What Can We Learn from the Nutrition Requirements of Basketball Players

Playing basketball is an effective way to burn calories, and consequently, burn fat. As explained before in ‘How Effective Is Basketball at Burning Fat?’, playing the sport is “one of the most vigorously active sports in which you can participate; therefore, it is “a super way to burn away unwanted pounds.” Playing basketball is physically draining and that is why players have to keep certain nutrition requirements so they can compete at a high level.

Basketball players nutritional requirements

In this regard, common knowledge suggests that basketball players must have large stores of carbohydrates from healthy food, like whole grains, fruit and vegetables. The paper ‘Carbohydrate Requirements of Elite Athletes’ underscores the importance of carbohydrate intake, stating that a “key factor in coping with the heavy demands of exercise faced by elite athletes seems to be carbohydrate intake.” In other words, carbohydrate intake affects performance. Players who have consumed enough carbohydrates will have enough energy to play at a high level, while players with insufficient carbohydrate intake will generally tire easily, as they will have very little energy once their carbohydrate stores are depleted.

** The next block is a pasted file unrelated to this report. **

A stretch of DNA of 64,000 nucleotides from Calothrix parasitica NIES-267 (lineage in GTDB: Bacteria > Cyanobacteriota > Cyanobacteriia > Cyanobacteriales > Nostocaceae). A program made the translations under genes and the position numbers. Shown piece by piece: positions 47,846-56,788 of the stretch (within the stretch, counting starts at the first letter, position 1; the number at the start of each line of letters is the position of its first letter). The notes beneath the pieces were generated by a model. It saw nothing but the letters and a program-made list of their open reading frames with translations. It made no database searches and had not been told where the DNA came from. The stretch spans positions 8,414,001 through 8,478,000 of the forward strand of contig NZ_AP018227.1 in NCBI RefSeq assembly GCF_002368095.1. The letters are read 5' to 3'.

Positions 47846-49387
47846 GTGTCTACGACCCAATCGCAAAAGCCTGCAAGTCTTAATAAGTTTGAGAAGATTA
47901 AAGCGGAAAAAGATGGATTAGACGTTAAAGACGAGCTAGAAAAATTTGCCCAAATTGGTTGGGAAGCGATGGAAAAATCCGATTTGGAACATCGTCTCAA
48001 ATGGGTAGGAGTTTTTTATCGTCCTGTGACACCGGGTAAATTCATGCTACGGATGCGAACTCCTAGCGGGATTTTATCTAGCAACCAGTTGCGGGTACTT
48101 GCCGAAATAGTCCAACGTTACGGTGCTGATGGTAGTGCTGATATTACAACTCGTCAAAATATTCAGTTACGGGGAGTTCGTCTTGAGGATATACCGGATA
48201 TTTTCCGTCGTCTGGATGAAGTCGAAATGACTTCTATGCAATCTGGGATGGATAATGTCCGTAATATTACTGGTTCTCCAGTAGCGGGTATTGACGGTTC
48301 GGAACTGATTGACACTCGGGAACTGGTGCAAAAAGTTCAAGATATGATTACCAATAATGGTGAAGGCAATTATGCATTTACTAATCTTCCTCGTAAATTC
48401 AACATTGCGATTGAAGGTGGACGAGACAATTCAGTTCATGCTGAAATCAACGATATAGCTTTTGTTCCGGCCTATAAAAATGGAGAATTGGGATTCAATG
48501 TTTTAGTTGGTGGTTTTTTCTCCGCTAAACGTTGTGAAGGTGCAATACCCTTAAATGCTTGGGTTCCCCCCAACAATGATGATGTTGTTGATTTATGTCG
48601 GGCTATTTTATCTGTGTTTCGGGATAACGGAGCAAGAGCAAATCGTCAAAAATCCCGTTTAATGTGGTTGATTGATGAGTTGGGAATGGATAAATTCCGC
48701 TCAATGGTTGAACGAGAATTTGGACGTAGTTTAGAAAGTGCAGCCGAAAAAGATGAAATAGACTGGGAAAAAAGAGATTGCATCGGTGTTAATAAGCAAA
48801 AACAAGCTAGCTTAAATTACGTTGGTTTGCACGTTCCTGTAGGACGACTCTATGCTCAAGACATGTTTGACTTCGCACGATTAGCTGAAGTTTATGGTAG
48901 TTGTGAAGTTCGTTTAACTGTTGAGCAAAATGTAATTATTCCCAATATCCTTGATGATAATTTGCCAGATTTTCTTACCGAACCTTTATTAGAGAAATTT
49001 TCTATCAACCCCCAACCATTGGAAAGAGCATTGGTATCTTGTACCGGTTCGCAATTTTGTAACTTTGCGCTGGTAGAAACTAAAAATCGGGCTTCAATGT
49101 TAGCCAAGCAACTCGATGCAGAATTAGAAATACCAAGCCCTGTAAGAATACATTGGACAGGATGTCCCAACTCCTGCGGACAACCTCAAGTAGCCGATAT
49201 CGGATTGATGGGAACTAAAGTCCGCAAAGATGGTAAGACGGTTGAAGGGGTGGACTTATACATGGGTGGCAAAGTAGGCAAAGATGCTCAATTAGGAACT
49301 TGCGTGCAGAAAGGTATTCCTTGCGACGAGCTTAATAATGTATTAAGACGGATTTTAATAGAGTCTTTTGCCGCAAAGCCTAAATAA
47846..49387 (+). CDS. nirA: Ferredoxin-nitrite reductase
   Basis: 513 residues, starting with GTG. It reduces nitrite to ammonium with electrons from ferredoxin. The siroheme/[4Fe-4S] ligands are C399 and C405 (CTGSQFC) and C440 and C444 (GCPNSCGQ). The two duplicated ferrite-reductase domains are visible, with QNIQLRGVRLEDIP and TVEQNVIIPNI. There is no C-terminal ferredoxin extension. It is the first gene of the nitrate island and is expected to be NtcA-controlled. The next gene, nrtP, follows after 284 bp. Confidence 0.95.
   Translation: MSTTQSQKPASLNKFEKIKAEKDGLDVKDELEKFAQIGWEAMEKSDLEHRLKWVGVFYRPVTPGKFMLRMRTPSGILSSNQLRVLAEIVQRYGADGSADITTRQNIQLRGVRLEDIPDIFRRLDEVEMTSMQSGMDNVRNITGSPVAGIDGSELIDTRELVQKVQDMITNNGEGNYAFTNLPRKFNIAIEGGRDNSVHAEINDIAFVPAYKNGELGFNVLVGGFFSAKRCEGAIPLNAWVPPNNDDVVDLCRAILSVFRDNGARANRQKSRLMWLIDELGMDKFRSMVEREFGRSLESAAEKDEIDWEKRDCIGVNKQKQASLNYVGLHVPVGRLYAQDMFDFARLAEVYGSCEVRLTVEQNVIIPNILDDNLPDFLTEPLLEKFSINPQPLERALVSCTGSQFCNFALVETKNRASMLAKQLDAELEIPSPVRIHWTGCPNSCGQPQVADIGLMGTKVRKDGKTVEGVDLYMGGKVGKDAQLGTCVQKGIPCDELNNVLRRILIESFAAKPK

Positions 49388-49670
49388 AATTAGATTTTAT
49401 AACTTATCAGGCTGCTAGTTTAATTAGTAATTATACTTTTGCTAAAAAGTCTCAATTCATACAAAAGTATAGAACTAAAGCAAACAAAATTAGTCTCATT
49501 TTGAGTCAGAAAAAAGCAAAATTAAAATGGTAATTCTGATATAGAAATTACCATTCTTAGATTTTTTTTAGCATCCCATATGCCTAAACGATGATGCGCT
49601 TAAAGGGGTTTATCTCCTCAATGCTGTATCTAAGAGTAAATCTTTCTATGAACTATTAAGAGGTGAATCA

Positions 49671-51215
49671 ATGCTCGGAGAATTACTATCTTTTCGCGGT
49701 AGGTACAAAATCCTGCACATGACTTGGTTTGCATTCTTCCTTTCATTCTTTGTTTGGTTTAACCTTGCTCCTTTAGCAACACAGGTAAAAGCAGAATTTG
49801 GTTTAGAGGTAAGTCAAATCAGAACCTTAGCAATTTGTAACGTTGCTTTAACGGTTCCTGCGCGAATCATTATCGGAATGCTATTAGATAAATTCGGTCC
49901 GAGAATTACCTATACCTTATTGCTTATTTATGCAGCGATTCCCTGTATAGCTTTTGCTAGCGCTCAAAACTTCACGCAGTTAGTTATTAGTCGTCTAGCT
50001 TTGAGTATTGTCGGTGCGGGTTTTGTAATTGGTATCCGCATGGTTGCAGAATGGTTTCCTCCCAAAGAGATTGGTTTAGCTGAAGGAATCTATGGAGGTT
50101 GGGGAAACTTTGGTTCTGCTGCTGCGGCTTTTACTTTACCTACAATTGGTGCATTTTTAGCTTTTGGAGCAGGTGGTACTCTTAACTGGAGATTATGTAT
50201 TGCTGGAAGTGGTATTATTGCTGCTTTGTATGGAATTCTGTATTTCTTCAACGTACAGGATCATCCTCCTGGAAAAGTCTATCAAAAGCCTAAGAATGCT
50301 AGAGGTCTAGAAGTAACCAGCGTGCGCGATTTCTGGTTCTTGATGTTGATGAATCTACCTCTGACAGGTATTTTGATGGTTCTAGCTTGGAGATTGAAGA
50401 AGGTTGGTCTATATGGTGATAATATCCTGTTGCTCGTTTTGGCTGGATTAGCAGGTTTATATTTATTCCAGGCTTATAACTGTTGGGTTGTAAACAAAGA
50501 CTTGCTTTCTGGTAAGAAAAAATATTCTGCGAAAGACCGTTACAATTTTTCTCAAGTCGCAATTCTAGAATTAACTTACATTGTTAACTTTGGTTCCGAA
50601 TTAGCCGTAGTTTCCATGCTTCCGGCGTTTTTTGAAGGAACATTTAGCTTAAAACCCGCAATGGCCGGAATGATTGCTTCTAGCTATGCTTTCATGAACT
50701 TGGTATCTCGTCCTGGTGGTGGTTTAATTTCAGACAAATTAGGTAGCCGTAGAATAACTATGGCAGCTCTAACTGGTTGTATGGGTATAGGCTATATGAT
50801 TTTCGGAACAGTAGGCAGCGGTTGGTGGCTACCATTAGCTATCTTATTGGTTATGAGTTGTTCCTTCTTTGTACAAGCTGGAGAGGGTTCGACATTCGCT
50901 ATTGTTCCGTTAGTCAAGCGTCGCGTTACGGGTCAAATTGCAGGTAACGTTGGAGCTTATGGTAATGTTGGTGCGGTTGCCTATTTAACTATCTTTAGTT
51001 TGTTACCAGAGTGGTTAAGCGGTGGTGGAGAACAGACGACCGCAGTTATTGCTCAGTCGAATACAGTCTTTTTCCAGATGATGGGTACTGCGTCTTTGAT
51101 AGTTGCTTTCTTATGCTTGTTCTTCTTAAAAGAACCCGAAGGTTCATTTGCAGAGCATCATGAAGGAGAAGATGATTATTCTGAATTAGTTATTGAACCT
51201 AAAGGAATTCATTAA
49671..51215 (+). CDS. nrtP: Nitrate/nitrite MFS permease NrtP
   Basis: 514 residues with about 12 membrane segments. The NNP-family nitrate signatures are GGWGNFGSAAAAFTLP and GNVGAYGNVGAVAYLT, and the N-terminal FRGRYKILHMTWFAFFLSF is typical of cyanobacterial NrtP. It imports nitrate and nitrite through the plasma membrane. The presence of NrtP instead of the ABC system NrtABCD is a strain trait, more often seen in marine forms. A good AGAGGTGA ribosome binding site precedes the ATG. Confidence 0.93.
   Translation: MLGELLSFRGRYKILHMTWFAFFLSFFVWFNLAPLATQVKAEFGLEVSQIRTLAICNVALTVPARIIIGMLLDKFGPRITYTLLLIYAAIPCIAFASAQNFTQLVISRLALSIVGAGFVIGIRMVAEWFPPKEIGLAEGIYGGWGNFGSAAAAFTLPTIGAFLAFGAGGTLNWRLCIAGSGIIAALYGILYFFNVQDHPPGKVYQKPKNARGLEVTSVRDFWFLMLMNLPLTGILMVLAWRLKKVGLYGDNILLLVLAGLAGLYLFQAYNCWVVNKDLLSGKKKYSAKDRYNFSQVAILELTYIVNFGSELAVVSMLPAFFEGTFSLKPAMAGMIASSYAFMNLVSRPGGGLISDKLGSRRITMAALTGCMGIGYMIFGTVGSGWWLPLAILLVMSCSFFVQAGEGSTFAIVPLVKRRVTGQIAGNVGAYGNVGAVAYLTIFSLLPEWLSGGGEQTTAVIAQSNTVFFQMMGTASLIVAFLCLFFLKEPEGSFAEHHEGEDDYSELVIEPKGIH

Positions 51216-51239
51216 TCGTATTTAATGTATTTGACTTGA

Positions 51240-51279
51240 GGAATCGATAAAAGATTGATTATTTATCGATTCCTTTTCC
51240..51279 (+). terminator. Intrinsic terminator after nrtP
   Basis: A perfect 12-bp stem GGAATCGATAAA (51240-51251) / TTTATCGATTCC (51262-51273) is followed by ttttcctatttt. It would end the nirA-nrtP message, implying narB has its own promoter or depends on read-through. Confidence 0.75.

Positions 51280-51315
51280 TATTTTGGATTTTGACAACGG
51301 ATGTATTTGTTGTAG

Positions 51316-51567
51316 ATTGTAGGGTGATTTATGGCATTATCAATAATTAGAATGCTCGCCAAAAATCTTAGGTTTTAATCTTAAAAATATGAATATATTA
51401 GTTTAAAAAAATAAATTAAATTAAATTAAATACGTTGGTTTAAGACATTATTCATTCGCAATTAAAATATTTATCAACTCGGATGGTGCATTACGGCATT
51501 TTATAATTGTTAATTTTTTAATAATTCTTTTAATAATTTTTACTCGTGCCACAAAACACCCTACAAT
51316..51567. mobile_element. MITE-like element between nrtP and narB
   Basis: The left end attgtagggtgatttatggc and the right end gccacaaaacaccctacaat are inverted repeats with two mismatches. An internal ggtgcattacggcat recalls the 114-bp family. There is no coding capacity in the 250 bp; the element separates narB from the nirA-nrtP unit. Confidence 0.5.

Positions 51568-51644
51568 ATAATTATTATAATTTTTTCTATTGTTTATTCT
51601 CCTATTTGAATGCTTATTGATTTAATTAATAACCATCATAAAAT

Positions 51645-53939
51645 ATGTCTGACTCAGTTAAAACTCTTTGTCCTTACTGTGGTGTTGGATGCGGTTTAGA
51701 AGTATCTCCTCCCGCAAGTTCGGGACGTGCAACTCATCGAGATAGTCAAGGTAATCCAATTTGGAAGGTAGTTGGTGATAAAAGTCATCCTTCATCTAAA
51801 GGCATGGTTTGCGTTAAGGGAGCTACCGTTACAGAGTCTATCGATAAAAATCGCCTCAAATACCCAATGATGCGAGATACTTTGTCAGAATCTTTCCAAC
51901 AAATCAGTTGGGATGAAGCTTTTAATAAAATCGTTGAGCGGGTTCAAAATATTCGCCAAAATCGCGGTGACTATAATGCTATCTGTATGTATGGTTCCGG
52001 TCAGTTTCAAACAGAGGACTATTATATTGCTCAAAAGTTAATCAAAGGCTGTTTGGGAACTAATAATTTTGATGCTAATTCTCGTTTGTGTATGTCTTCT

Fat is needed too, but in much smaller amounts. It is utilised during the game’s less intense moments, when players stop play after a whistle or when they jog during the quiet moments of a game. What happens is that the fat is used in the production of aerobic energy, which is mostly to facilitate recovery. This process reduces fatigue, thereby allowing players to go full-tilt once more when the intensity picks up. 

Protein is another important nutrient that basketball players need. The Association of UK Dietitians explains that protein “is required for building and repairing muscles and plays an important role in how the body responds to exercise.” In other words, protein is a perquisite for both muscle building and recovery. As any basketball player knows, building muscle is key due to the physicality of the game. Recovery, on the other hand, helps players train and play frequently across a short space of time.